Identify cold spots in the landscape by monitoring with thermometers
Identify plants at risk: citrus, succulents, and tender perennials, tropical and subtropical plants.
Have supplies ready: sheets, blankets or frost cloths, lights, wraps for trunks, thermometers, stakes or framework to hold covers off foliage. Frost cloths come in different weights that can provide 4 to 8 degrees of protection. Because the frost cloth allows some light and air to penetrate, it can stay on plants for a few days at a time. Frost cloth can lie directly on plant foliage.
Prepare tender plants: avoid fertilizing and pruning after August to minimize tender new growth.
Rake away mulch to allow soil to warm up during the day and radiate heat into the plant at night.
MONITOR weather forecasts and note how low temperatures will be and for how long.
Local frost: clear, dry nights, usually warms during the day.
Hard freeze: temperature inversion or Arctic front, can last for days or weeks, are very damaging.
When a frost is forecast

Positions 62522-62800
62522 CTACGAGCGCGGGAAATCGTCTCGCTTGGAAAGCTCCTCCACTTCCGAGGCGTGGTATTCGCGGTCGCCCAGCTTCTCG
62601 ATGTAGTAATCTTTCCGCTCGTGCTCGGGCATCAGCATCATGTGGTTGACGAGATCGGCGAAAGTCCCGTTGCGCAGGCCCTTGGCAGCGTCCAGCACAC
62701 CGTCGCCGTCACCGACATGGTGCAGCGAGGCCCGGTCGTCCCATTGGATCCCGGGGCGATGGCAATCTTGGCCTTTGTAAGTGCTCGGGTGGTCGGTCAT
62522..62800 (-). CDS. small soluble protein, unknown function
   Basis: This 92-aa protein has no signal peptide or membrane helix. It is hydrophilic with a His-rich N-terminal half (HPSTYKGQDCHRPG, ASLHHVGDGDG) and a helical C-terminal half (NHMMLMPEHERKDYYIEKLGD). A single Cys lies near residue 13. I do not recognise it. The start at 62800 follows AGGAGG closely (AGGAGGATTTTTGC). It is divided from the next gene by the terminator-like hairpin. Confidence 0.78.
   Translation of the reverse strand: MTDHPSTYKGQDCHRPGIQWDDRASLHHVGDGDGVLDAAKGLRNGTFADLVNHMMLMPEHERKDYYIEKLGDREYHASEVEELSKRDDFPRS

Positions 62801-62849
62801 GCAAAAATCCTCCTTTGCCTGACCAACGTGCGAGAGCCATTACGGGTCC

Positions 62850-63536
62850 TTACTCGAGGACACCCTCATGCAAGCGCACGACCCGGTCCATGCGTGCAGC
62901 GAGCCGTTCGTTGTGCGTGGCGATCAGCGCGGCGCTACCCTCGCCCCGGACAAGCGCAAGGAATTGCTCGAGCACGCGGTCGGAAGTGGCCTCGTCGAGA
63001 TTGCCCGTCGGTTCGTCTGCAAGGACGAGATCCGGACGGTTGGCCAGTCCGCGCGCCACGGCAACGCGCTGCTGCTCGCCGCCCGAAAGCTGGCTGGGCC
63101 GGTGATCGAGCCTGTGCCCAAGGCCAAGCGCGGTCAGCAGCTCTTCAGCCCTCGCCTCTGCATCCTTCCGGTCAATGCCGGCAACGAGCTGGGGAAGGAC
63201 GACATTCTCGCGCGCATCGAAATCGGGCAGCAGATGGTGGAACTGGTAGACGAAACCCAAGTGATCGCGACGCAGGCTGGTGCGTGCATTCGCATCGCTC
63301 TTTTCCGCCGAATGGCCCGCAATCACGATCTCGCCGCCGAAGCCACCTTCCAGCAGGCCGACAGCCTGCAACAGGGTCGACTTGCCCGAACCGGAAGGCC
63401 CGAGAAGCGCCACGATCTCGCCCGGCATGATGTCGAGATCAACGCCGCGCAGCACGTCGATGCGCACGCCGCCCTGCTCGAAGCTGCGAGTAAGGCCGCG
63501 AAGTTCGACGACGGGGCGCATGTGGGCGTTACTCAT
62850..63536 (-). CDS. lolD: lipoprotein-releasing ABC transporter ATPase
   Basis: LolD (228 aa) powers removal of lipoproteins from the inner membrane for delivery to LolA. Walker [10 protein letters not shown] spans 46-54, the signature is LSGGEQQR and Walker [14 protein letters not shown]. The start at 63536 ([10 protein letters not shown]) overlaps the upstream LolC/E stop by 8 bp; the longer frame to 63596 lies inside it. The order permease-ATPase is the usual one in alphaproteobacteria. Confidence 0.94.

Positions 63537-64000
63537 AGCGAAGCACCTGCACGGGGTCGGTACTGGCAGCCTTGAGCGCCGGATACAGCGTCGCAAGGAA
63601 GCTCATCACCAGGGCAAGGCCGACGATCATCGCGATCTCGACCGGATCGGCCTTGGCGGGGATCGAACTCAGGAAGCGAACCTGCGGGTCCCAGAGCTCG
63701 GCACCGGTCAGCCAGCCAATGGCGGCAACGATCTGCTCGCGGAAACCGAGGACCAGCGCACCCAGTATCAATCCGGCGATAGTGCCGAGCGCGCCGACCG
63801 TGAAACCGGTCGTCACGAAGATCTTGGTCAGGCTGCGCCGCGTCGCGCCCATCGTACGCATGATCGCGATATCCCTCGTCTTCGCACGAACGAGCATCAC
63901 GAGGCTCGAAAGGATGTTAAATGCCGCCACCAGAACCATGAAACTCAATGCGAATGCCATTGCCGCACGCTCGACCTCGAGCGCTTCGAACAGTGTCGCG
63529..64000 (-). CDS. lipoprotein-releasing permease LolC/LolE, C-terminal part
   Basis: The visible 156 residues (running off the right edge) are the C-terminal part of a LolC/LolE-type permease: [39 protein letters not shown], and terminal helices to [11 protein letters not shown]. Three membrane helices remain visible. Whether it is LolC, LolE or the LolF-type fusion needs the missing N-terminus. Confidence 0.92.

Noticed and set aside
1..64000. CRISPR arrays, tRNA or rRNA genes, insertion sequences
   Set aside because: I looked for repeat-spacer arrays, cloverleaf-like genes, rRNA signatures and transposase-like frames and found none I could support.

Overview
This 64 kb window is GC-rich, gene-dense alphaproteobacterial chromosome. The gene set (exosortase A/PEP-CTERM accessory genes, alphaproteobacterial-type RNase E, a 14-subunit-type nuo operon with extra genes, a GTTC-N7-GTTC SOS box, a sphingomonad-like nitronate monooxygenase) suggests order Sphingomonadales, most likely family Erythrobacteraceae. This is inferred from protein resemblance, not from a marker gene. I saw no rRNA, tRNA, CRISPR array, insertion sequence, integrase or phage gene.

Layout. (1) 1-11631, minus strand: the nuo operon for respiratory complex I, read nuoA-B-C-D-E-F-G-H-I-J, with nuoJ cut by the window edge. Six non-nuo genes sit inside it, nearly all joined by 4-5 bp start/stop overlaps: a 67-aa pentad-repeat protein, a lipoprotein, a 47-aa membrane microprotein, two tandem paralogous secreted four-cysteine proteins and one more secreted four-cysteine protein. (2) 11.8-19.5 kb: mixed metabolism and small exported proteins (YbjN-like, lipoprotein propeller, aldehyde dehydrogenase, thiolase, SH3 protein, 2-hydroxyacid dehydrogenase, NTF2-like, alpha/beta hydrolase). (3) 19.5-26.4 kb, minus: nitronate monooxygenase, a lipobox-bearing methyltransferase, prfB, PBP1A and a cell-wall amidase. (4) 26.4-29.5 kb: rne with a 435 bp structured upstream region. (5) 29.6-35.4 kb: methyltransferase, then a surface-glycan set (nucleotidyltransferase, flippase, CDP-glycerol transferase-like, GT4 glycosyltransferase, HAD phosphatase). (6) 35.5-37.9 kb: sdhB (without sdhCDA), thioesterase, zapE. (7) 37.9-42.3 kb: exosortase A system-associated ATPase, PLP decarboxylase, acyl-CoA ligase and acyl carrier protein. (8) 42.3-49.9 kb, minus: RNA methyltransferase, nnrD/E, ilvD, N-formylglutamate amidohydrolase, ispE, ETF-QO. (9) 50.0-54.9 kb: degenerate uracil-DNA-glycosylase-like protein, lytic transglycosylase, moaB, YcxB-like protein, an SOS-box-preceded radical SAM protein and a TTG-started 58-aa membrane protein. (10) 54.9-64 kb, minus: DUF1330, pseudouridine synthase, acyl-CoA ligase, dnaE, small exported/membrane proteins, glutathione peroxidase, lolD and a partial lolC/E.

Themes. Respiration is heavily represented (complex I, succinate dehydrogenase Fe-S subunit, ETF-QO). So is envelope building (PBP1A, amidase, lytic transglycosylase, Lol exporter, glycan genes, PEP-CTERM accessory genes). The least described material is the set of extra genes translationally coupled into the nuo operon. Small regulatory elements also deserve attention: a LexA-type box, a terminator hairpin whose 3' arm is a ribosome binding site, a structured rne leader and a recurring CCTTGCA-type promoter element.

Move plants to a warmer spot next to the house or under a patio cover, especially on the south side.
Check that plants are well watered because dry plants are more susceptible to damage, and moist soil retains heat better than dry soil.
Cover plants before sunset to capture ground heat radiating upward at night. Remove sheets, blankets and other covers daily if it is sunny and above freezing to allow soil to absorb heat.
Add heat by using outdoor lights: A 100 watt drop lights or holiday string lights to interior of plant. Use the old C7 or C9 large bulbs, not new LED lights which do not give off heat. Old style holiday lights that give off heat can provide up to 3 degrees of protection. Use lights, extension cords, and multi-outlets or power strips that are rated for outdoor use and grounded (3-prong). Avoid connecting together more than three light springs in a line.
Wrap trunks of tender trees if a hard freeze is expected, using towels, blankets, rags, or pipe insulation. Also wrap exposed pipes the same way.
Harvest ripe citrus fruit. Generally, both green and ripe fruit are damaged below 30 degrees, but there is some variation by species.
For more information go to: cecolusa.ucanr.edu